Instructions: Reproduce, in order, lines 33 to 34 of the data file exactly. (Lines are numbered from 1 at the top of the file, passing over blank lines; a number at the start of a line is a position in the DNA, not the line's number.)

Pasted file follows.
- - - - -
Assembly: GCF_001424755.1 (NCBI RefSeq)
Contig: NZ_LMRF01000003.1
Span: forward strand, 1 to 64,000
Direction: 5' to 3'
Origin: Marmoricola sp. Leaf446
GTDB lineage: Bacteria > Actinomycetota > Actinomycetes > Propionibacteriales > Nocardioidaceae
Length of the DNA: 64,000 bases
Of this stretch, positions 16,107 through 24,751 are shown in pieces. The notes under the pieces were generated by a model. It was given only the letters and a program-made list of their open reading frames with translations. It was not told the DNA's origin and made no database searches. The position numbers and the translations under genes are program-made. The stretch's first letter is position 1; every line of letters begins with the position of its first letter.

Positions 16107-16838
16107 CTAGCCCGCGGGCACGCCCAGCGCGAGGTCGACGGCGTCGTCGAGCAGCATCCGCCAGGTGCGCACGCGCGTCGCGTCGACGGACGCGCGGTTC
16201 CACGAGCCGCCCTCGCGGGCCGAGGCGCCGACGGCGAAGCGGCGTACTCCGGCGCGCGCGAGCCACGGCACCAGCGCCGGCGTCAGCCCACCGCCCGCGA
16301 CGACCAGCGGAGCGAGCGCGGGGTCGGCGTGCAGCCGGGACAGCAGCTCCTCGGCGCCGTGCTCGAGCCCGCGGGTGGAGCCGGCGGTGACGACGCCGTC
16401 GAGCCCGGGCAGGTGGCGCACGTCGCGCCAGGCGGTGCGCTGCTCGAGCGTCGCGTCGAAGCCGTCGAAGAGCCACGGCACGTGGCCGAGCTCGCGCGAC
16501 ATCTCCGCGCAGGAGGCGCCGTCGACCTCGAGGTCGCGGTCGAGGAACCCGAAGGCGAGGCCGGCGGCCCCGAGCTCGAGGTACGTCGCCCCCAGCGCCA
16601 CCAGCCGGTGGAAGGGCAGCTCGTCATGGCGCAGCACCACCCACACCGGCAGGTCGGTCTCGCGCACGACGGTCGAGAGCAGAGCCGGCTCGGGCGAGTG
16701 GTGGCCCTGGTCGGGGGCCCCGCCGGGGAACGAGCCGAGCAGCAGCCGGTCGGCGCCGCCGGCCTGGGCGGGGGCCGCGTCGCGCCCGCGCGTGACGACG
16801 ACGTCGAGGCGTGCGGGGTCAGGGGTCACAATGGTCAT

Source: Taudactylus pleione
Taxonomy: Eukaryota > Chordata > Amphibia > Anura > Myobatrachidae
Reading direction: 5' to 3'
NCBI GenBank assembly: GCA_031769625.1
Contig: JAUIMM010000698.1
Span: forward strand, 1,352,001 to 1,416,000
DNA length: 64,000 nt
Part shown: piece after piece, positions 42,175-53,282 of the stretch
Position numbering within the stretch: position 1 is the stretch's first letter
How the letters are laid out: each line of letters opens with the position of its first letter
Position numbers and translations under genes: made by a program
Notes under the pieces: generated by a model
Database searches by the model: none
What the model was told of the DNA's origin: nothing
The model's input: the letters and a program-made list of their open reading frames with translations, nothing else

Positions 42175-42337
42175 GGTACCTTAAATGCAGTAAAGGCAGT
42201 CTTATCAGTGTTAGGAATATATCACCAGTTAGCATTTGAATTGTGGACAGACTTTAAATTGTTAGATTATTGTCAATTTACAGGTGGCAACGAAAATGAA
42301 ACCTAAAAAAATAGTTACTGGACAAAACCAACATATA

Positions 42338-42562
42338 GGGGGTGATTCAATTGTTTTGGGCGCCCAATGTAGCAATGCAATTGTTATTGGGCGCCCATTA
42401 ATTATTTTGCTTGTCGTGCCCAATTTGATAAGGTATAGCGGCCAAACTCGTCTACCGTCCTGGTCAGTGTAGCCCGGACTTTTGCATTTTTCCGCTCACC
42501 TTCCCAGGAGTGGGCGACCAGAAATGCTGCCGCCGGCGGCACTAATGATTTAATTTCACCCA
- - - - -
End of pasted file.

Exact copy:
Positions 42175-42337
42175 GGTACCTTAAATGCAGTAAAGGCAGT